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Coastal Commission rejects offshore leases 

The California Coastal Commission recently rejected the federal government's plans to allow oil and gas development off the Central Coast.

On Aug. 11 the commission voted unanimously to object to another proposed extension of 36 oil and gas leases located in federal waters off the coast of Santa Barbara, Ventura, and San Luis Obispo counties. These leases were originally sold between 1968 and 1984 but have never been developed. Extending the leases keeps the door open for future drilling.

Environmental groups, including the Santa Barbara-based Environmental Defense Center (EDC), fear that developing those leases could harm marine life, and air and water quality. The Minerals Management Service (MMS) has said there would be no significant environmental impacts.

The 36 leases were previously extended by the MMS in 1999, but the California Coastal Commission wasn't given a chance to review the leases for consistency with the California Coastal Act, as required by federal law.

Through a state lawsuit against the federal government, the courts required the MMS to allow the Coastal Commission to review the leases.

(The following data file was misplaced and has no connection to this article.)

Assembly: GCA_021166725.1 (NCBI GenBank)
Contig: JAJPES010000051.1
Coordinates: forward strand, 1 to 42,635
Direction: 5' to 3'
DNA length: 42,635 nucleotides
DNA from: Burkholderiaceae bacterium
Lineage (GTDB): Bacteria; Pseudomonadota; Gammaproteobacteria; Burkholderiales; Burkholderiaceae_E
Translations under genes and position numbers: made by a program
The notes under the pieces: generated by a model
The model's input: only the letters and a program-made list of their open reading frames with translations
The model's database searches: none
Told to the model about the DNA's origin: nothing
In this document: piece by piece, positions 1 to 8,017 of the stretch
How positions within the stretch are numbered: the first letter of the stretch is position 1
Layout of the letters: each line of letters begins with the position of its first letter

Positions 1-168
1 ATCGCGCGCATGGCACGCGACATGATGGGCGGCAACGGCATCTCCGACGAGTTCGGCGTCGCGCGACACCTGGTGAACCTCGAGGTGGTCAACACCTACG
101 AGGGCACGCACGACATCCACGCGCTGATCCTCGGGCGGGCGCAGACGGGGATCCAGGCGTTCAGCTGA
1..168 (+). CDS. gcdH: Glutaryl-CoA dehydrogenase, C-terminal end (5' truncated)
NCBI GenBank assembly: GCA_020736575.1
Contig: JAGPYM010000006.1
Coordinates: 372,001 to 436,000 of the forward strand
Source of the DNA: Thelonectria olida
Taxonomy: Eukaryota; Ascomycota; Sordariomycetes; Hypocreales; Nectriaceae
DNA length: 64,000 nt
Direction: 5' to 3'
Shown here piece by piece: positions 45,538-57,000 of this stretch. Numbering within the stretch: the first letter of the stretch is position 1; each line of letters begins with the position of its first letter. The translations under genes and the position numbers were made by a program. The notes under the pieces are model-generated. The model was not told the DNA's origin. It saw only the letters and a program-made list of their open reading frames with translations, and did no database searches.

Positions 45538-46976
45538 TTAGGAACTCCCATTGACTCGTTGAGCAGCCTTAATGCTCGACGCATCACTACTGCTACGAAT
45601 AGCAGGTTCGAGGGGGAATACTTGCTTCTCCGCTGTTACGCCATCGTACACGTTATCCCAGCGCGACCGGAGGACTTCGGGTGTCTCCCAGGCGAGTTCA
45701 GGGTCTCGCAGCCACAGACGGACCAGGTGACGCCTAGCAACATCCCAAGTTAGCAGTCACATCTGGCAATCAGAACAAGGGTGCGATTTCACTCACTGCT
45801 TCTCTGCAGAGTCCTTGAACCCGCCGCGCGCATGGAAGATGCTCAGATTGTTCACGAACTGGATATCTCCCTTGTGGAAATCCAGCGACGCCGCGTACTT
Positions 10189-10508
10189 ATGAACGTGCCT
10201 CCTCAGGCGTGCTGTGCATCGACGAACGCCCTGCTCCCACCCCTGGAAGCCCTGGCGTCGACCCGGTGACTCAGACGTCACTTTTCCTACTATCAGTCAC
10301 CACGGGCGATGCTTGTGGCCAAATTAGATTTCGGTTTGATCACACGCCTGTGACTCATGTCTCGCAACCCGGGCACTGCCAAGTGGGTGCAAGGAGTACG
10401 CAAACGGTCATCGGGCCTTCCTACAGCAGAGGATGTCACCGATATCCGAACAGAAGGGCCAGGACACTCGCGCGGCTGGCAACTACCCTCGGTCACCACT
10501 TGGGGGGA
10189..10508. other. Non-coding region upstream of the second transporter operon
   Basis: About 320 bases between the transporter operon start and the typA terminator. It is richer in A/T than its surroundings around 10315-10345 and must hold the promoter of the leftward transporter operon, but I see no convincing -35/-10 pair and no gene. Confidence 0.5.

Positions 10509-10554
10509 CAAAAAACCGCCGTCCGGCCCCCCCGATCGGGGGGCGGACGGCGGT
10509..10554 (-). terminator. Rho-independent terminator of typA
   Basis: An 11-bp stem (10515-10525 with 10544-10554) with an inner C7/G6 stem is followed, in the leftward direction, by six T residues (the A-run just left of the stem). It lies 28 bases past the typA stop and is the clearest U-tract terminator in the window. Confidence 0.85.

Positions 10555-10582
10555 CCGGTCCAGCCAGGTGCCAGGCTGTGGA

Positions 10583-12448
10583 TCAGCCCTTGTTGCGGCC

In response to the court's ruling, MMS submitted "Consistency Determinations" to the commission on April 6 asserting that extending the leases would be consistent with the policies of the California Coastal Act.

With the state commission's rebuff, the MMS - which issued a statement saying it was disappointed with the ruling - will determine the best course of action. The state commission has reportedly said it will sue the MMS if it keeps its position on the leases.

In the meantime, a lawsuit from environmental groups challenging the lease extensions is moving forward in federal court, and the oil companies that hold the leases are trying to get the federal government to compensate them.


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